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Old 05-13-2014, 07:01 AM
25,953 posts, read 26,667,972 times
Reputation: 26711
We are going through this exact same thing with my SIL's young sister.

Take her to a battered women's shelter to hear their stories and how they experienced the same things. Horrible things. Talk to her about bringing children into this picture.

The YMCA has a terrific website on this. Battered Women's Shelter

PLEASE PLEASE scroll down and click on the various subjects under 'what is domestic violence,' and particularly the points on emotional abuse. Simply give her the information.

Unfortunately, there may not be much you can do and people throw themselves into these situations time and time again. A lot of insecurities play a role in this.

My SIL's sister is losing all of her support systems they are sick of it. He is not allowed in anyone's home ever - not even holidays. She blew all of her inheritance on him and she has to account for every minute of her whereabouts with him. I met him at my nephew's football game and oh man, he just reeked of alcohol. She introduced him to me as her 'fiance' and I about fell over. I was pleasant, but I found it soooo sad.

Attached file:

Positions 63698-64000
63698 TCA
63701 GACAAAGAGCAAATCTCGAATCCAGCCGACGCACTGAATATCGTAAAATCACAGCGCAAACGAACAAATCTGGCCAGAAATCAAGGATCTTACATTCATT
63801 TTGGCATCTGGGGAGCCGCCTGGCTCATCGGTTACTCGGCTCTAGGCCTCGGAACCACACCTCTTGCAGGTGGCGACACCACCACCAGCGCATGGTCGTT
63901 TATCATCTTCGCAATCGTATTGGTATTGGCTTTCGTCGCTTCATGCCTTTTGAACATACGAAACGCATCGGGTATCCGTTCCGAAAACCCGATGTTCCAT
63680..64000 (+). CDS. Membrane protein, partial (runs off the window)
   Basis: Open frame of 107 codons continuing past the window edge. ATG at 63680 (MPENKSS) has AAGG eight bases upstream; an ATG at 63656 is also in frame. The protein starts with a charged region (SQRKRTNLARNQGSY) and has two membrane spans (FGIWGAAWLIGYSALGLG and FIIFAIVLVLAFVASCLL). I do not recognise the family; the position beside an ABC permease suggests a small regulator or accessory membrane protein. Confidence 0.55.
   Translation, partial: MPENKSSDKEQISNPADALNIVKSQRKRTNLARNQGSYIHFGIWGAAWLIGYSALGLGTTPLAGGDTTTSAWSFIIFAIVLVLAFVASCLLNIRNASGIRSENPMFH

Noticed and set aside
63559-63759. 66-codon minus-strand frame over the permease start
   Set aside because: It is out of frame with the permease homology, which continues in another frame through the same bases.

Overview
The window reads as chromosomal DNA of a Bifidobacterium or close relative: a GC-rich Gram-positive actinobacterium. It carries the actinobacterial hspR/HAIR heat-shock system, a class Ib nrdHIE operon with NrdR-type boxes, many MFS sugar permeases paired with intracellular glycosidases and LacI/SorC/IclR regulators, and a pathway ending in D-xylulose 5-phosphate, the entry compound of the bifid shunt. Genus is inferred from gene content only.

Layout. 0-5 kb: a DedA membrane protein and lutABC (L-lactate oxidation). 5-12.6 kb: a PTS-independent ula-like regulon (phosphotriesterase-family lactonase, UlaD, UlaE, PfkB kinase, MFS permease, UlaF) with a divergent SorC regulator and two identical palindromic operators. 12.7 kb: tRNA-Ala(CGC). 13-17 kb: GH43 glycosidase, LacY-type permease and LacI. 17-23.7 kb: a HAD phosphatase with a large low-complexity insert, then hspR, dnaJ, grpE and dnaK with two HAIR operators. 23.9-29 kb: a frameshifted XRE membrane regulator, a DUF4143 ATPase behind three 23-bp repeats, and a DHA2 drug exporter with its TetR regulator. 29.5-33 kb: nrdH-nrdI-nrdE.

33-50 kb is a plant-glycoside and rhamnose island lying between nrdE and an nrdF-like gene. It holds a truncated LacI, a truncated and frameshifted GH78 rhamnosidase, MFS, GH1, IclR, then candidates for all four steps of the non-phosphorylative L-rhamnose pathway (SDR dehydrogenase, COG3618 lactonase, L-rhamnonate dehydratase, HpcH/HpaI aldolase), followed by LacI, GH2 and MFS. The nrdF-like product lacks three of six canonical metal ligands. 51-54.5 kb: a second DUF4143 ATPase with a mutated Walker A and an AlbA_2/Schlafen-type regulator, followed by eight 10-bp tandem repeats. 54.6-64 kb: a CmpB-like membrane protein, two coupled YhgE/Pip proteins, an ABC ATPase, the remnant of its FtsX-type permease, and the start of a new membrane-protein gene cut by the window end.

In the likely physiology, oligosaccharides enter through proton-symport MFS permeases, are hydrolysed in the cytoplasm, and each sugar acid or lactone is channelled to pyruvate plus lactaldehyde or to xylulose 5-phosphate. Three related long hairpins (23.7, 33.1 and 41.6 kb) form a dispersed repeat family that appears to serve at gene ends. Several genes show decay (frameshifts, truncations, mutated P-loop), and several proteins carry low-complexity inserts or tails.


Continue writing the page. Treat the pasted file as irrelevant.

Last edited by Thursday007; 05-13-2014 at 07:10 AM..
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Old 05-13-2014, 07:23 AM
3,492 posts, read 4,931,133 times
Reputation: 5377
Lesson to adults of both genders:

If you're not an alcoholic, you shouldn't be looking for a marriage at a bar.

For the women:
The men at the bar are there to drink and either watch sports or find a comfy bed for the night. If he's talking to you, it's probably the latter. This is not the man you want to marry.

For the men:
The women at the bar are there to drink and relax. If she goes home with you, she probably isn't the kind of woman you will feel comfortable with for the rest of your life. Even if she doesn't, you're not finding the brightest girl if she thought she would find husband quality there.

It's wise to find someone that enjoys the same things and places. That way you know you'll have something in common. If the only thing you enjoy doing is going to the bar, congratulations, you are an alcoholic. The bar is the correct place to meet someone. If you are truly lucky, they'll be a sponsor instead of a spouse.

Note: I have nothing against drinking alcohol. I drink a few times per year with friends and have a great time.